Conduct problems and delinquency create a burden on society as a whole. Costing around $20 billion a year, the number have people in U.S. prisons has risen tremendously over the past few decades, with little impact on crime but at great cost to taxpayers and society. History has shown that individuals who have social behavior problems are more likely to pass on aggressive traits to their children through harsh parenting. Thus, contributing to the never ending cycle of imprisonment. Previous research has found that the environment plays a large role in social behaviors such as aggression. Those with aggression tend to have many conduct problems and become the delinquents of society. We can partially distribute the origins of these problems and dangerous social behaviors to an individual’s environment.
In the context of social interactions, research showed that the interactions between the prisoners and guards have negative psychological affects on the inmates.These effects embed themselves in the prisoners and later manifest themselves in their parenting styles. Similarly, we have found that negative parenting practices have contributed to childhood aggression. In both cases, the authoritative figures display inhospitable attitudes towards the individual who developed conduct problems. In respect to physical environmental factors, we have found that some of current prison’s interior structures and lights are having negative influences on inmates’ mood and social behaviors. Prison cells are only focused on its purpose of having authoritative control over prisoners and do not respect them as a individual human beings. This type of relationship causes tension amongst each other and dehumanizes both parties.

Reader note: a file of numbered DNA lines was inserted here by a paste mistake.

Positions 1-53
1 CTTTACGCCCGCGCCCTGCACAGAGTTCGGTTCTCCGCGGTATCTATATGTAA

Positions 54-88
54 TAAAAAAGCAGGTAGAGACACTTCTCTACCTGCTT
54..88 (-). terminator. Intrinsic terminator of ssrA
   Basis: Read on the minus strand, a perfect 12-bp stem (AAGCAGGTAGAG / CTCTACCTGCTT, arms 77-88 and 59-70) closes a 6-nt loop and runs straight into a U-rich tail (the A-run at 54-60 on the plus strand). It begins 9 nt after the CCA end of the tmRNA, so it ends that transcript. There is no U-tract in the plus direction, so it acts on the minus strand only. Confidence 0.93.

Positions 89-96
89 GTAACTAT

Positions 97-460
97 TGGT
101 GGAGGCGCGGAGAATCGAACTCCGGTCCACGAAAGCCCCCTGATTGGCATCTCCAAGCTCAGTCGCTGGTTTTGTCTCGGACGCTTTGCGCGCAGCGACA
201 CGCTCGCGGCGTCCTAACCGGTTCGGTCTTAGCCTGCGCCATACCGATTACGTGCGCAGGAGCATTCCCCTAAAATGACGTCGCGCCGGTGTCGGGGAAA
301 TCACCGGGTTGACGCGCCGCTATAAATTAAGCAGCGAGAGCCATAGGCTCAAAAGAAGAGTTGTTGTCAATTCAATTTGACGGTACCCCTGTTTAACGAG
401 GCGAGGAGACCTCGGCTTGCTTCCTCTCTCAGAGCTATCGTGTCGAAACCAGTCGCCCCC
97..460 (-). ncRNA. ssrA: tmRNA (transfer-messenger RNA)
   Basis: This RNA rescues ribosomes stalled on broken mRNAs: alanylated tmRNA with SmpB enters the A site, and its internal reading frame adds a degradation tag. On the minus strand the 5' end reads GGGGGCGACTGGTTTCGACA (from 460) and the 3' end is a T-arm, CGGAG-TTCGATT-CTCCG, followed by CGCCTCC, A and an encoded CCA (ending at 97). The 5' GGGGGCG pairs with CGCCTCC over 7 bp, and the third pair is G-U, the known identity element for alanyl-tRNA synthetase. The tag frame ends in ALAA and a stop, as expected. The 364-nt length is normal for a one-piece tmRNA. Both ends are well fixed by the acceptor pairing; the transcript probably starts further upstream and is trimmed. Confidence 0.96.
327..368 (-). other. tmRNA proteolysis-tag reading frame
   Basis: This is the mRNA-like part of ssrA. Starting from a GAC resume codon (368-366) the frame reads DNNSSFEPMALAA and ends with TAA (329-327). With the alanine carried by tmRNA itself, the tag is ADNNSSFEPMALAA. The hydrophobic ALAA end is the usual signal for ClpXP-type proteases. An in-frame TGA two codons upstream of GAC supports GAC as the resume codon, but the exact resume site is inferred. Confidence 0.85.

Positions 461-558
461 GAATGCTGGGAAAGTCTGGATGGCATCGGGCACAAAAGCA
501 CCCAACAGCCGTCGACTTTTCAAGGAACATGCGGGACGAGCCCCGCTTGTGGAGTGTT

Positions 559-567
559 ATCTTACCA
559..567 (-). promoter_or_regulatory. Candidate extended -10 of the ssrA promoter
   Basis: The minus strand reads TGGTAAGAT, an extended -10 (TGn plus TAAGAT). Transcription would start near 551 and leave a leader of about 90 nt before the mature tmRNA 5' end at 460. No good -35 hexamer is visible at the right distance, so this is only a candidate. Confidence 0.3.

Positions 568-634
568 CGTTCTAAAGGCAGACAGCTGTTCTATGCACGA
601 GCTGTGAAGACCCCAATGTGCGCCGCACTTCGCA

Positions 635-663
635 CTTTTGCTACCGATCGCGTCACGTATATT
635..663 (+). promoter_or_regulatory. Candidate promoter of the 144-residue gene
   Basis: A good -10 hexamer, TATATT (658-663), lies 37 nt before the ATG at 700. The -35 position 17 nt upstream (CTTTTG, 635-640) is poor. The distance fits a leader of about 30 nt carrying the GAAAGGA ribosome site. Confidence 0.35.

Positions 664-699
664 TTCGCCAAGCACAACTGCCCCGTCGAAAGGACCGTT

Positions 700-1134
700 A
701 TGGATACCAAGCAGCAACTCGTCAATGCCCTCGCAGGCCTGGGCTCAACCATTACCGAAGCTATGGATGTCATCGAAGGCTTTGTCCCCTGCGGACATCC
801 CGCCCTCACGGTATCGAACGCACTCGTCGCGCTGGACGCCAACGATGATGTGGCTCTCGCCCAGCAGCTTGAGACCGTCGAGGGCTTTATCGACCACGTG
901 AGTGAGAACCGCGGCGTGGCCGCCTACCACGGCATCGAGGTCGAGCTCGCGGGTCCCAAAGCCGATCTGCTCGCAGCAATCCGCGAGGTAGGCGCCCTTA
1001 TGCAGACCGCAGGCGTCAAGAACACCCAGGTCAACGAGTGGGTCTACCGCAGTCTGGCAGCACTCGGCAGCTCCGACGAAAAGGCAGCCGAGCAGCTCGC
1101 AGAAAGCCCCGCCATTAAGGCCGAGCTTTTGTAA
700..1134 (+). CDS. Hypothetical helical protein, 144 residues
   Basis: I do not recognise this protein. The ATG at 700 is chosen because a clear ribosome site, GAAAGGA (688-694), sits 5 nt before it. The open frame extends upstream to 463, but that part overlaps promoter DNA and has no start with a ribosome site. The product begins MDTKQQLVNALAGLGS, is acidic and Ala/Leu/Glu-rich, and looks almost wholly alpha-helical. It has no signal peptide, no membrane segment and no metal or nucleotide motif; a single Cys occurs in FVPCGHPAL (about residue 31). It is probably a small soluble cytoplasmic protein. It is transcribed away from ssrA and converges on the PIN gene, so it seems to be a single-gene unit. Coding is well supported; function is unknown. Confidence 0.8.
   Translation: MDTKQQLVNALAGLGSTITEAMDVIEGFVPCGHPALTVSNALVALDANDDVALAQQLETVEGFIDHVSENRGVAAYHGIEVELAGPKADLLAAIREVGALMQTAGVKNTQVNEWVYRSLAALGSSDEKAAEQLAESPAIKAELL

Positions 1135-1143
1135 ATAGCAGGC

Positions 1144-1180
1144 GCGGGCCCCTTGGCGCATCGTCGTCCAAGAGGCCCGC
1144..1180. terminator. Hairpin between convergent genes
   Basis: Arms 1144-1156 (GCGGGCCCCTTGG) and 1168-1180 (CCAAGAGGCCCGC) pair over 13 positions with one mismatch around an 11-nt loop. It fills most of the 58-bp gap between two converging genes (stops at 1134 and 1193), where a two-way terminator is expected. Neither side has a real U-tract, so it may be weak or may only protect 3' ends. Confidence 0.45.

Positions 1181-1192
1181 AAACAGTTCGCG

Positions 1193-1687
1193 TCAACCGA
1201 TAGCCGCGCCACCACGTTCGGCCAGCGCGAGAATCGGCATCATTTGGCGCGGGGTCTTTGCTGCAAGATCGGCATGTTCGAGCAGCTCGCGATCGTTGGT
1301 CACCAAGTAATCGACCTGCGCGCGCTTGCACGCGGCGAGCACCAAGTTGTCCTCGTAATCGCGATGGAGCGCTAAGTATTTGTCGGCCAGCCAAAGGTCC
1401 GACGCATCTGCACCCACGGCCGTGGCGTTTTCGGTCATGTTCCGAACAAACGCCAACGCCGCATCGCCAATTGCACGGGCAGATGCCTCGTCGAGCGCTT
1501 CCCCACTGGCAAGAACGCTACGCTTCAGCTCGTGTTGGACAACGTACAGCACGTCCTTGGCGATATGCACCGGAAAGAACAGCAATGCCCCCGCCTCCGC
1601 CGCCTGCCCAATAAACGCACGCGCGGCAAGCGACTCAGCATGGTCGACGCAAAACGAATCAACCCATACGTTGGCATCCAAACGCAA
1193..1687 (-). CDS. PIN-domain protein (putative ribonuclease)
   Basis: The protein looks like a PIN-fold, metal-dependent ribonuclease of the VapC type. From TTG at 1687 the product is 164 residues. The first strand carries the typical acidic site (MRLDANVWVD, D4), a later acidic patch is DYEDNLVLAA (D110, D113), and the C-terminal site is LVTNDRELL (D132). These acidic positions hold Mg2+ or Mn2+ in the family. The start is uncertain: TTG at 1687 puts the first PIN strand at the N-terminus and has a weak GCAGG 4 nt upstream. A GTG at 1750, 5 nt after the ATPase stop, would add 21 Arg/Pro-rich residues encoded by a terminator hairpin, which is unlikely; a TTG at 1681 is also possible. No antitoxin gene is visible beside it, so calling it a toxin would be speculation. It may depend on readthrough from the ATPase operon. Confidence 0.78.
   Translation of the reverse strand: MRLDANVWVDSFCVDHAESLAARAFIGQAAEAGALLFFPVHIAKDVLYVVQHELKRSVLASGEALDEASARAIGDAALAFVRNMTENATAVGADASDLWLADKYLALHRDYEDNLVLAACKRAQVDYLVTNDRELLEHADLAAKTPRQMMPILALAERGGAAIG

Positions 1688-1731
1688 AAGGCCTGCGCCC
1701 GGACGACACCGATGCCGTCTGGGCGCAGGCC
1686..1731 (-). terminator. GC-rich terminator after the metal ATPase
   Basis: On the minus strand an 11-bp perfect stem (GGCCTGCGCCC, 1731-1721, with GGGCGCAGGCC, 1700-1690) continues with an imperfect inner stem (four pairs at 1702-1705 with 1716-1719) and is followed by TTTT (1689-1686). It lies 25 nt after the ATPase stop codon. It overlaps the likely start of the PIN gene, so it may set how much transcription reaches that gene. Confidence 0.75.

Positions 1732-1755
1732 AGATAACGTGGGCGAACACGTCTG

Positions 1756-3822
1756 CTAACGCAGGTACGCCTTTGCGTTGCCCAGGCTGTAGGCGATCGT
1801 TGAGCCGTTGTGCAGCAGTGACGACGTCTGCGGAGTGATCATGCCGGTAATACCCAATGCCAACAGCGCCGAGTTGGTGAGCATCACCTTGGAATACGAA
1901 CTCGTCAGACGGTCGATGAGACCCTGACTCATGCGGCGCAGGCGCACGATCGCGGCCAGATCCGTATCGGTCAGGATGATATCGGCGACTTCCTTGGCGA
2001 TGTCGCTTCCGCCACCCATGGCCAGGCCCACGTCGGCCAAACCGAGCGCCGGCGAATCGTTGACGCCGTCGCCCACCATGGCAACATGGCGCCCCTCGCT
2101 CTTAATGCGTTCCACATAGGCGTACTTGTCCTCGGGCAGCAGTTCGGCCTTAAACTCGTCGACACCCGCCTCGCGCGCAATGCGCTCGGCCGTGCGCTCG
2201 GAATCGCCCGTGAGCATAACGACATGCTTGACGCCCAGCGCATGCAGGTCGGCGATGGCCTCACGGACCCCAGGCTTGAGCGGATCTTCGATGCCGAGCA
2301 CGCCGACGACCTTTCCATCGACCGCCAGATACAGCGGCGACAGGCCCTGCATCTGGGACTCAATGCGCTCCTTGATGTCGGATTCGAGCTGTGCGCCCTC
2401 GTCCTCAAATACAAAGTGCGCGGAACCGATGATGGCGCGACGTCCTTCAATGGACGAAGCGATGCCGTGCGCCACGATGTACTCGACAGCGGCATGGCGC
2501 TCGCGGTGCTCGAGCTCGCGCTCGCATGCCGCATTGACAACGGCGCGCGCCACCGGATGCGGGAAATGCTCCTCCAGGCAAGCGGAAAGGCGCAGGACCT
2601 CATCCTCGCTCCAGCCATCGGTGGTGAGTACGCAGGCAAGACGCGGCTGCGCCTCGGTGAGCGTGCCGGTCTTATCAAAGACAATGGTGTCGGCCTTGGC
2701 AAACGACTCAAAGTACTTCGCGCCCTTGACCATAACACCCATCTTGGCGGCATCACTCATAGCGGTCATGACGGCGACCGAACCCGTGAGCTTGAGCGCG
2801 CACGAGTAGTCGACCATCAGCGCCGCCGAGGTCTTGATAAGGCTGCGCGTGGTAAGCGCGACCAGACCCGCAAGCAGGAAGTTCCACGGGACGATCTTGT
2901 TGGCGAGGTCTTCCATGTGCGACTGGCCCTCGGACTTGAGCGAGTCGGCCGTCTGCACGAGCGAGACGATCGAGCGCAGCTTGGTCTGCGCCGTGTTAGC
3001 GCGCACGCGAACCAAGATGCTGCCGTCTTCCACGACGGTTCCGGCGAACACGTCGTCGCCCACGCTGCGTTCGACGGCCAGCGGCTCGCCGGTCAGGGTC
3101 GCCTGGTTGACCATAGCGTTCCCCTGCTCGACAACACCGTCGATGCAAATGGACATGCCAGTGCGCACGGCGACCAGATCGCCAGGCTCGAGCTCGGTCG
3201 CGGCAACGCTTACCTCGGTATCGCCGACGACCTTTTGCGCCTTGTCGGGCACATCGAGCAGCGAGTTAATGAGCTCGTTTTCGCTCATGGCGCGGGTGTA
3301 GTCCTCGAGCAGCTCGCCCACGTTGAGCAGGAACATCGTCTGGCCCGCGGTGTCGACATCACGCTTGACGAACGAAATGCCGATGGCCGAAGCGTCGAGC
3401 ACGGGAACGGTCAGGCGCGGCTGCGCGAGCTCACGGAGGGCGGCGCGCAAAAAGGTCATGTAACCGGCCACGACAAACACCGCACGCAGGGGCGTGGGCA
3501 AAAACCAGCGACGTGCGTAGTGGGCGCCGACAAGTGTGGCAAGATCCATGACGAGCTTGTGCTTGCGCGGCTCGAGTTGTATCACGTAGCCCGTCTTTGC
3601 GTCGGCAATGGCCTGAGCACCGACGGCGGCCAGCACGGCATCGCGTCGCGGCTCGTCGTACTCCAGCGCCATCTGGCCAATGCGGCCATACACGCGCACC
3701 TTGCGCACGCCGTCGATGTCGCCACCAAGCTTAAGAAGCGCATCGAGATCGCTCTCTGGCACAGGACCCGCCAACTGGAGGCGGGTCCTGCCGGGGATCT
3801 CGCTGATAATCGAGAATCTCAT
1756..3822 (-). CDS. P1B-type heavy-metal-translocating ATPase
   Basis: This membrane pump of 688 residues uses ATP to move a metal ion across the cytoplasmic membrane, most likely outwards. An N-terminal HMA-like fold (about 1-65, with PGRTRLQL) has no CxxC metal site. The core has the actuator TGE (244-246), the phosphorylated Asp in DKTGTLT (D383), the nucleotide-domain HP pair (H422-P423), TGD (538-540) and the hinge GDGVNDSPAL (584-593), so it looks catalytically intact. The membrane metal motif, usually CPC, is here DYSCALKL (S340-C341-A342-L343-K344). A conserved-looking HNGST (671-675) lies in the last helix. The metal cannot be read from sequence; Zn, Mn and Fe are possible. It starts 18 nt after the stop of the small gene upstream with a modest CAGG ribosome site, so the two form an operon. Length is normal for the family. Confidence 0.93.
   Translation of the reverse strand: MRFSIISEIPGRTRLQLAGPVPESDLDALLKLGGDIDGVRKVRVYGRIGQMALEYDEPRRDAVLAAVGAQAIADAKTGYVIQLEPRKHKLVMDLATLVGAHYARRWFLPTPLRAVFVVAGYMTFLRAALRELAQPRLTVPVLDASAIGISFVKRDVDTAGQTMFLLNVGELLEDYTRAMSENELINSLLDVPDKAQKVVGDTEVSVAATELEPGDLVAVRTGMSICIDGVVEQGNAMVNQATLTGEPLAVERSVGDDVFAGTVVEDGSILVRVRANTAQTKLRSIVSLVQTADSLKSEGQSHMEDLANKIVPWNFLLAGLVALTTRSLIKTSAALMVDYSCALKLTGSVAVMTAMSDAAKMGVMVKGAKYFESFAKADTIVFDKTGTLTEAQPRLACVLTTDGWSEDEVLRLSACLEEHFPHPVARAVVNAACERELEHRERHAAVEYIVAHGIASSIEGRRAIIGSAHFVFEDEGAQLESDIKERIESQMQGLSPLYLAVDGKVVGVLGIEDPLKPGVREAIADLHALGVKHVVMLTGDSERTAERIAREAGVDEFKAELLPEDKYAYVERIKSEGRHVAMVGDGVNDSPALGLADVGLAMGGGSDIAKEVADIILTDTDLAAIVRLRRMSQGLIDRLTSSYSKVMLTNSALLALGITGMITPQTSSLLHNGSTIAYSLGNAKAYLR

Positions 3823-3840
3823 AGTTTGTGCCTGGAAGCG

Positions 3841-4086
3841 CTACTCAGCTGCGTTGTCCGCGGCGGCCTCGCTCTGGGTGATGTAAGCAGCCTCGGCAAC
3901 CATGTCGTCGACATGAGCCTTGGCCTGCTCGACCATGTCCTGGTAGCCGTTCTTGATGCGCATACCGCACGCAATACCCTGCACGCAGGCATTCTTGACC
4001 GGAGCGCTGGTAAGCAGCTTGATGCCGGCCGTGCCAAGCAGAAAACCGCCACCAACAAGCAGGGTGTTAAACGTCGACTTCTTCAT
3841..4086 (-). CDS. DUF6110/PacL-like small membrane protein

For our research, we would like to explore ways to eradicate this problem. To do so, we would first restructure the prison itself by creating a more ideal living space that respects individual human beings as opposed to isolating them. In this new environment we would like to give effective treatments for their aggression. We would do so by integrating individual social-cognitive processing skills. For example, research has shown that by developing pro-social skills, perspective taking/interpersonal problem solving, and anger management tactics have helped reduce aggression. Therefore, the inmates could be taught these life skills to better prepare them for society post bail. Thirdly, we would implement parent management training or the families of former inmates. This training would include positive parent-child interaction, monitoring, effective discipline and communication methods. Training prison guards to effectively communicate with and monitor the inmates would inherently influence the inmates to use better parenting practices when they are communicating with their children. Teaching inmates effective parenting styles would reduce the risk of conduct disorders in children and diminish aggressive behaviors. In turn, by modifying the structure of a prison and providing effective rehabilitation using the multi-model intervention we can eradicate the cycle of imprisonment. It is our hope that by creating this new environment, we could diminish negative social behaviors and help former inmates become contributing members of society.